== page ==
A Corpus of late Modern English Prose

Summary

Professor David Denison
Department of Linguistics & English Language
University of Manchester
Manchester M13 9PL
U.K.

e-mail: david.denison@manchester.ac.uk

Content of corpus

The total number of words is approximately 100,000, made up of approx. 20,000 words in one randomly chosen block from each of:

For fuller details about the selection and coding of texts, see my article:

Copyright

Compilation and coding

© 1994 University of Manchester (Department of English and American Studies, formerly Department of English Language & Literature).

Text of The Letters of Ernest Dowson

© Associated University Presses, NJ, USA.

Other texts

The letters of Bell and the Webbs are out of copyright. We believe the Amberley and Green texts to be out of copyright too, having tried without success to trace copyright holders.

Permission for reproduction in the corpus has been given by C.U.P. for Amberley and (now that a copyright fee has been paid) by A.U.P. for Dowson. I have not been able to find any other copyright obligations. As far as I am aware, all that is required is that users of the corpus should acknowledge the Dowson copyright holder in any research derived from the corpus. Reproduction of the text beyond the usual limits of fair dealing is, of course, not allowed. Please acknowledge the corpus in any published work that makes use of it.

File format

The text is stored in 7 files totalling a little under 600 Kb. The files are extended (8-bit) Ascii, and the text is coded as far as possible according to the conventions used in the Helsinki Corpus, that is, with COCOA-style brackets giving information on writer, recipient, relationship, date, genre, page, etc, enclosed within carets. Two subperiods are identified: items dated 1860-1889 are coded as L86 and 1890-1919 as L89. Note, though, that the "social" info - on relationship, social status, degree of formality, etc - is not complete and is often deliberately underspecified. Almost all such caret brackets are on separate lines and start in column 1, apart from embedded editorial comments on e.g. cancelled text. For further information on the coding system see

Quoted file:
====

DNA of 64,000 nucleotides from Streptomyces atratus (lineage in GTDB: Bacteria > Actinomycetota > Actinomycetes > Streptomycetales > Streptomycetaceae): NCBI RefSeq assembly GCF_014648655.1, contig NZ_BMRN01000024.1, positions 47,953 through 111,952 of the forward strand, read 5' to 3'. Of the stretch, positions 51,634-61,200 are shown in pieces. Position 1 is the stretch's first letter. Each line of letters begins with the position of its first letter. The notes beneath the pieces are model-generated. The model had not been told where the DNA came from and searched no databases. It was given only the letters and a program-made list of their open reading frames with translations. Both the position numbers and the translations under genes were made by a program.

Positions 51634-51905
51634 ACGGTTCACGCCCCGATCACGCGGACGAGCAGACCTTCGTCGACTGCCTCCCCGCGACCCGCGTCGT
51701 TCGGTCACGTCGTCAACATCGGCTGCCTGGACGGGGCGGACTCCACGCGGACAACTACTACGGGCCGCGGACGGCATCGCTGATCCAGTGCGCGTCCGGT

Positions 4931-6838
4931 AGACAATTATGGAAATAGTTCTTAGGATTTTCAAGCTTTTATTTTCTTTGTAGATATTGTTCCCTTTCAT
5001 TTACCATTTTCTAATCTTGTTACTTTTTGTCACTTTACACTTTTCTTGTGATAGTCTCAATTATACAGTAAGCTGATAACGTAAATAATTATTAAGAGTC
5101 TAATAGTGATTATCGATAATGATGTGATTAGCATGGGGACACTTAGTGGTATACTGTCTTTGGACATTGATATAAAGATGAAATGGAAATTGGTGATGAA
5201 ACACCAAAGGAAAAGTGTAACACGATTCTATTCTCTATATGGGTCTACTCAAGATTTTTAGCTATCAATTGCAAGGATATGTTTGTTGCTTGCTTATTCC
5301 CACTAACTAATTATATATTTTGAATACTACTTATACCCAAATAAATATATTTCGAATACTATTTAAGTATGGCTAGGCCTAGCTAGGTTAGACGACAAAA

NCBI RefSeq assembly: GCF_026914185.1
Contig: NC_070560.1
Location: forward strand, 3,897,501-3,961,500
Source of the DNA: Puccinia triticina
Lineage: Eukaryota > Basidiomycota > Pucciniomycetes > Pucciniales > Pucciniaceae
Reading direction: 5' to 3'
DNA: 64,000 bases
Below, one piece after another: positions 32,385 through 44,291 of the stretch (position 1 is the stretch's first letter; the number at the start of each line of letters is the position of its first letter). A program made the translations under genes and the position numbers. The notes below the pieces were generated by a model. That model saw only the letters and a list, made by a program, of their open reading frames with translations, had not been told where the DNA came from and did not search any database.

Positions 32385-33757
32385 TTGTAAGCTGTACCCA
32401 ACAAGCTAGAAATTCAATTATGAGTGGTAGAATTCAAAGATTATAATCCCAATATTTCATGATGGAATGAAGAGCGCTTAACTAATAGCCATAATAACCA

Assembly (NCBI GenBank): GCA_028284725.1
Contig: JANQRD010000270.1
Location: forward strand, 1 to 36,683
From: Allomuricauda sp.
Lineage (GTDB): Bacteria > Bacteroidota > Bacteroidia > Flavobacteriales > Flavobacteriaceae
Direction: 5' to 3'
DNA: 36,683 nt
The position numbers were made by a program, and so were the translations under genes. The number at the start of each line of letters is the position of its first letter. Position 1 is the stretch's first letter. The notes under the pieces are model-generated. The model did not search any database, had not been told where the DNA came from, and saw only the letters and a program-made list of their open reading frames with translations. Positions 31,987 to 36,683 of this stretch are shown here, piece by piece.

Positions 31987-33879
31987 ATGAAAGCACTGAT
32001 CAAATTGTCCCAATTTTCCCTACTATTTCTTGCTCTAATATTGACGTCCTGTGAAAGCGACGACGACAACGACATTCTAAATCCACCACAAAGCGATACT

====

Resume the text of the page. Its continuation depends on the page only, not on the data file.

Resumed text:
Lineation of the original editions is preserved, making for lines of variable length, maximum 95 characters. The "line-continues" characters noted in my article have been removed. Another change from the information published there is that the Green selection - as well as Amberley - contains a diary entry as well as the letters.

Original spelling is preserved, and a file is provided which lists correspondences between misspellings and standard British spellings and between abbreviations and expanded forms. The text is clean and now pretty accurate.

How to get a copy

The Corpus has been lodged with the Oxford Text Archive. You can get the text from the OTA over the Internet at no cost after completing their written application form, and I encourage you to do so. Scholars can also get the corpus from me on request. I will mail two versions in a zip file:

There is also a README file and a file of abbreviations and non-standard spellings.

WordCruncher

We used the text here with the now-obsolete WordCruncher 4.5 for DOS, which preindexes a text for rapid search and retrieval. We provide a version fully indexed for WordCruncher. (To get the full benefit you needed WordCruncher Viewer for DOS 4.1 or later.) This version of the corpus has identical text and coding to the Ascii version, but stored in a single file, and with additional marking of sentence and page boundaries. (Page boundary markers are always made to coincide with a sentence boundary.) The spelling and text files are concatenated in such a way that users can search either

The lists of abbreviations/spellings can be referred to from within WordCruncher. They are not indexed, nor is editorial and reference coding within <...> or [...] brackets. This one large text file, LMODEPRS.BYB, is supplied with associated WordCruncher index and other files.

Even if you do not have WordCruncher, the file LMODEPRS.BYB can still be used with other software: it is an Ascii file of just under 600 Kb. (We have moved to using MonoConc Pro as our concordance program.) Sentence boundaries are marked with |s (vertical bar + s), page boundaries by |p, and books by |b.

If you have further queries about the corpus, please ask me by e-mail at david.denison@manchester.ac.uk.

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Page previously updated 11 May 2005, emended 23 February 2009, last updated 30 March, 2013